Cover, The Tragedy of Ottilia Genetti
click to enlarge
As our translator, Loretta, and I progress through Tillie’s notebook, we are finding it to be a unusual mixture of writing. Although the title on the cover says that it is the “Tragedy of Ottilia Genetti” written during the second session of Class II (2nd grade), the contents don’t appear to match the cover!
As all of the entries are dated 1902, Tillie would have been about twelve years old in this year – much older than a 2nd grader! And Loretta has found several entries signed by Addolorata (Dora), Tillie’s older sister who was age thirteen in 1902. It also appears the journal is certainly written by someone more mature and older than a 2nd grader.
Our little notebook is turning into quite the mystery! We will continue to translate and publish its contents and at the end, hopefully be able to make a judgement as to who was the author and what was the purpose of the school journal.
Page 6 and Page 7, click to enlarge
Continuing on to the next entry, we begin on Page 7 (right side) and turn to Page 8 (left side). It is a short story obviously written as moral lesson. Loretta found it difficult to read and translate the end of the story on Page 8 due to the eraser marks, so she has attempted to interpret the ending. We hope you enjoy it!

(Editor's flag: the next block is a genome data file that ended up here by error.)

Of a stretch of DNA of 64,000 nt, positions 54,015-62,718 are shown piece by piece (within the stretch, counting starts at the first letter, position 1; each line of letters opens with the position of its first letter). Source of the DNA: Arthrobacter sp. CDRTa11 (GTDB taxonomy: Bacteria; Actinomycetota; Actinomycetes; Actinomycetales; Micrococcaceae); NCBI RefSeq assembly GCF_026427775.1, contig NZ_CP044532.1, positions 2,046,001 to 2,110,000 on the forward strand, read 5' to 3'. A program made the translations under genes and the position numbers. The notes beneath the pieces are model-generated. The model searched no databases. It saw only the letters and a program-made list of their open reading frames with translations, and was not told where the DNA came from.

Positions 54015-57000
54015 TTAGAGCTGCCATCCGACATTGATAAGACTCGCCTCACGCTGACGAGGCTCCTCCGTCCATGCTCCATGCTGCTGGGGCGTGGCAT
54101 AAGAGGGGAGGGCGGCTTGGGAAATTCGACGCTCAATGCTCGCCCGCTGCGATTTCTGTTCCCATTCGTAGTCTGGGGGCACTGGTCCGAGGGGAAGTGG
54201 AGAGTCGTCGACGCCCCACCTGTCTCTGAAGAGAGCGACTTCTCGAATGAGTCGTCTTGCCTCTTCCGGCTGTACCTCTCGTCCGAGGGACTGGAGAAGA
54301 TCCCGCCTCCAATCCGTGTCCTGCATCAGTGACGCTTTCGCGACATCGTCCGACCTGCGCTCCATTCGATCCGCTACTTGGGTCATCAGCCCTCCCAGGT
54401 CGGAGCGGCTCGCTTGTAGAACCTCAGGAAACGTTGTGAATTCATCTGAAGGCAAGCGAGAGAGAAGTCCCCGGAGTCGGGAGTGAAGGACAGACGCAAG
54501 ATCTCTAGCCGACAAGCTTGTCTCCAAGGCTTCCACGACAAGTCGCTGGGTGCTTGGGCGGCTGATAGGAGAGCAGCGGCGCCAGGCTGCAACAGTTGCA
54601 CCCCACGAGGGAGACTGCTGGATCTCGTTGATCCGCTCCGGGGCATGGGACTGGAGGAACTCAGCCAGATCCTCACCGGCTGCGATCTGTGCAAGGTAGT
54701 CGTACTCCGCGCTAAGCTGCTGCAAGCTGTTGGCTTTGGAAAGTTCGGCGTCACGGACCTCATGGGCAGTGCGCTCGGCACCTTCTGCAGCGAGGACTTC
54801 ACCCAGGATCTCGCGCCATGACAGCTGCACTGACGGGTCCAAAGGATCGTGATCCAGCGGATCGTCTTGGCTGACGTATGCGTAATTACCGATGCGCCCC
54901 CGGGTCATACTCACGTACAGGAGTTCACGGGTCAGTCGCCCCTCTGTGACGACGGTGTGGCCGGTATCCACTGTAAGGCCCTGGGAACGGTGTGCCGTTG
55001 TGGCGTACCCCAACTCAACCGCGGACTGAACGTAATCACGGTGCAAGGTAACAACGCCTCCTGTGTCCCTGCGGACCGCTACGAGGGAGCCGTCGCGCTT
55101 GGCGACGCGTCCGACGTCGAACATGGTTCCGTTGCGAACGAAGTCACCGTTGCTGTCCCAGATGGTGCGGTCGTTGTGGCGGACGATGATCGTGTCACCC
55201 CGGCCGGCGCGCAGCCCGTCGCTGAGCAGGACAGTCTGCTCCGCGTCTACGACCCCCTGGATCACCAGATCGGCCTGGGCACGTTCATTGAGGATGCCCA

Page 8 and Page 9, click to enlarge
The Poor Orphan Child
Angela, daughter of rich parents, was 9 years old. One day she was eating some bread with a piece of cheese on her house door. Giulio, a poor orphan child passed by, he was still without food. When he saw the bread he went near the girl and said: Be charitable, give me a piece of bread because I am hungry.
She answered: No, go and get bread elsewhere, because I am going to eat it.
The child went away with tears in his eyes looking at the bread.
In that moment a dog came near the girl wagging its tail. She caressed it and gave it a piece of bread.
Giuseppe started to cry and said to the girl: Am I less important than an animal? I am a creature created in the image of God.
When the teacher knew what had happened she told her off and said: If you have a piece of bread left you must not give it to a dog but spare it for the poor who suffer for hunger.
Castelfondo 7 March 1902
Read past posts from this series:
Tillie’s Notebook, Part 1
Tillie’s Notebook, Part 2
Tillie’s Notebook, Part 3
Tillie’s Notebook, Part 4
Tillie’s Notebook, Part 5
Tillie’s Notebook, Part 6